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Wed Dec 5, 2018, 07:51 PM

Did 33 Republicans Who Voted to Repeal Obamacare Lose Their Congressional Seats?

Claim - The Congressional seats of almost three dozen Republicans who voted to repeal Obamacare were lost to Democrats in 2018.

True
<snip>

House of Representatives

Jason Lewis
Erik Paulson
Kevin Yoder
Pete Sessions
Steve Russell
Rod Blum
David Young
Randy Hultgren
Peter Roskam
Bruce Poliquin
Keith Rothfus
Mike Bishop
Jeff Denham
Steve Knight
Mimi Walters
Dana Rorbacher
Mia Love
Claudia Tenney
Tom Macarthur
Carlos Curbelo
Dave Brat
Scott Taylor
John Faso
John Culberson
Rodney Frellinghuysen (retired, seat flipped)
Martha McSally (ran for U.S. Senate, seat flipped)
Mark Sanford (retired, seat flipped)
Dave Trott (retired, seat flipped)
Darrell Issa (retired, seat flipped)
Steve Pearce (retired, seat flipped)
Ed Royce (retired, seat flipped)

U.S. Senate

Jeff Flake (retired, seat flipped)
Dean Heller
- Snopes


18 replies, 1997 views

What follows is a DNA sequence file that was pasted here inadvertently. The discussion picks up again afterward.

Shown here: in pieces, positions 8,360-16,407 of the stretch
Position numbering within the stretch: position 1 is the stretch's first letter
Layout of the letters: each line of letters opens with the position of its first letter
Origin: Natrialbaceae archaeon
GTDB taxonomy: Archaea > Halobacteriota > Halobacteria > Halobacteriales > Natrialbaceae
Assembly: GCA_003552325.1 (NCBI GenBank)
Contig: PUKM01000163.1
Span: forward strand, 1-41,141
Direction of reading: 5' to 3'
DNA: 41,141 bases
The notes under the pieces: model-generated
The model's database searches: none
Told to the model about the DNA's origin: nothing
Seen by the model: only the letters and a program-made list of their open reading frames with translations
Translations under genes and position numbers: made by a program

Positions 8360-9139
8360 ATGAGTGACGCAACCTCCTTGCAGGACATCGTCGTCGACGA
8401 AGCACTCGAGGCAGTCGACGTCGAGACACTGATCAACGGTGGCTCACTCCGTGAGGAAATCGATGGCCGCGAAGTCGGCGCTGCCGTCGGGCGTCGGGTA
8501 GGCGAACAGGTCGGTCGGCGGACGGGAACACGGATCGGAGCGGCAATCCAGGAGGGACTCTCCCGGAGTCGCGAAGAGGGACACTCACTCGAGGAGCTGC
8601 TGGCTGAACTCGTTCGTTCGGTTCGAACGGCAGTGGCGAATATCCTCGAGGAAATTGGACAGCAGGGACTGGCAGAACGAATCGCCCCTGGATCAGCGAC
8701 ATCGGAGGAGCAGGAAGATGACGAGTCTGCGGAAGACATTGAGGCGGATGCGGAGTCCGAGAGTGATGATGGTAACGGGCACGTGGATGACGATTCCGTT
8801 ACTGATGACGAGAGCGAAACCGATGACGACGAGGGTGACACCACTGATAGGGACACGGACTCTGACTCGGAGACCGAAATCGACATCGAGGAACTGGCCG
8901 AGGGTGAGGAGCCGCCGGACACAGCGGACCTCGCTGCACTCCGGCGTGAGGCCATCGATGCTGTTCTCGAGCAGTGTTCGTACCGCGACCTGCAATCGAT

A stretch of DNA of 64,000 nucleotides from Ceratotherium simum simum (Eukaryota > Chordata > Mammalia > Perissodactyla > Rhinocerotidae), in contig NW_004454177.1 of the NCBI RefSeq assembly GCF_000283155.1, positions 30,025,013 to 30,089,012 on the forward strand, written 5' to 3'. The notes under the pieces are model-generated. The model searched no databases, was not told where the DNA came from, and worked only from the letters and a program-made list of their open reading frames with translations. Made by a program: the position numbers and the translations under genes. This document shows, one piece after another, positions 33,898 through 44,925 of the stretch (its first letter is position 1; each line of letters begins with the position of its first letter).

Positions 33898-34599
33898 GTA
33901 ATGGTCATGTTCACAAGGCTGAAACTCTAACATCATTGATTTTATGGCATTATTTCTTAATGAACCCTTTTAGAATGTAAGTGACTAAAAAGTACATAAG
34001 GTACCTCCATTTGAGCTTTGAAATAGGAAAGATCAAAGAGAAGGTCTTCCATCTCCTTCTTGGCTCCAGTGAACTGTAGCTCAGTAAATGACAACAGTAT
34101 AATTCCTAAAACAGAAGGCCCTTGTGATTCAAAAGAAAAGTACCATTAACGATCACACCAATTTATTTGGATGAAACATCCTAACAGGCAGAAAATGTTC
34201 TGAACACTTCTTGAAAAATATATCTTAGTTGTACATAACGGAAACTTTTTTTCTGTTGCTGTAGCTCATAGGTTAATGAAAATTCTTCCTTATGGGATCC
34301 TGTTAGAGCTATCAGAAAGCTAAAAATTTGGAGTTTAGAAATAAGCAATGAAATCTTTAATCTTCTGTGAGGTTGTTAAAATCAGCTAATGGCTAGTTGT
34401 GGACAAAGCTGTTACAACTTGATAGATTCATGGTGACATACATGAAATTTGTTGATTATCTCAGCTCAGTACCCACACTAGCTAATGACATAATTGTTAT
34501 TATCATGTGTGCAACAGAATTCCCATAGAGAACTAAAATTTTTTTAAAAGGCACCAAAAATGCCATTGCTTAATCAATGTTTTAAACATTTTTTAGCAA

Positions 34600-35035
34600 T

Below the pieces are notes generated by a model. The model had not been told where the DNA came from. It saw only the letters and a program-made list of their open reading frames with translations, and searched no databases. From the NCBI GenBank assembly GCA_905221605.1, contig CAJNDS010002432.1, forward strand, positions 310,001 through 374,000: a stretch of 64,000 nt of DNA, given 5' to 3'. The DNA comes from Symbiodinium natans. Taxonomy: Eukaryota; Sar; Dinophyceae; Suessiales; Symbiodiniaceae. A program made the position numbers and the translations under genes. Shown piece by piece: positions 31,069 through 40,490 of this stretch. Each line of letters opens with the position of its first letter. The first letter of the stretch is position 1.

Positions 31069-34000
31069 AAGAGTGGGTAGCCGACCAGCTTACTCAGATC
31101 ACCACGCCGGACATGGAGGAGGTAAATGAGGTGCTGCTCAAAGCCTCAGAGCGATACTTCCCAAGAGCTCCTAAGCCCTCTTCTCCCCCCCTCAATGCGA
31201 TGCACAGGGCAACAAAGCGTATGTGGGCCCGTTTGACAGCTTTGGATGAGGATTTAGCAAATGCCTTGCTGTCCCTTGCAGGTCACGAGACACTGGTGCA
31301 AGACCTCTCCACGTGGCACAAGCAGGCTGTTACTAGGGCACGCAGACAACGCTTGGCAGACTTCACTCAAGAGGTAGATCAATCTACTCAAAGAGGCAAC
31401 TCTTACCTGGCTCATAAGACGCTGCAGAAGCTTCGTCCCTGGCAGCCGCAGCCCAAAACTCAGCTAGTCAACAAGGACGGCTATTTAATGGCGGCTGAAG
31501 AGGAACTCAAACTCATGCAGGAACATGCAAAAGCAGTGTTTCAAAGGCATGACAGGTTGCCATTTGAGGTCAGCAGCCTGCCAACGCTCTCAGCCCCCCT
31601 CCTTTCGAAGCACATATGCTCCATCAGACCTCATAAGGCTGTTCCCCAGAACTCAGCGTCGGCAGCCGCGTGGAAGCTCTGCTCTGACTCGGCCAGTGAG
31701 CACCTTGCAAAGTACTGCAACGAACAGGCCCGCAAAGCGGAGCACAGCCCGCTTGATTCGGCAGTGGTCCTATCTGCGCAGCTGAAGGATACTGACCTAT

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Response to ffr (Original post)

Wed Dec 5, 2018, 08:05 PM

1. KnR!

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Response to ffr (Original post)

Wed Dec 5, 2018, 08:07 PM

2. How many kept their seats?

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Response to onenote (Reply #2)

Wed Dec 5, 2018, 10:12 PM

5. Yes - that's the obvious question. Let's have all the counts/percentages.

Still, that snapshot of losers is gratifying.

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Response to onenote (Reply #2)

Wed Dec 5, 2018, 10:32 PM

6. All the Senate, except McCain, voted to repeal, right? They were re-elected.

Almost all the House Republicans voted to repeal, right? Most of them won re-election. We flipped, what, 39?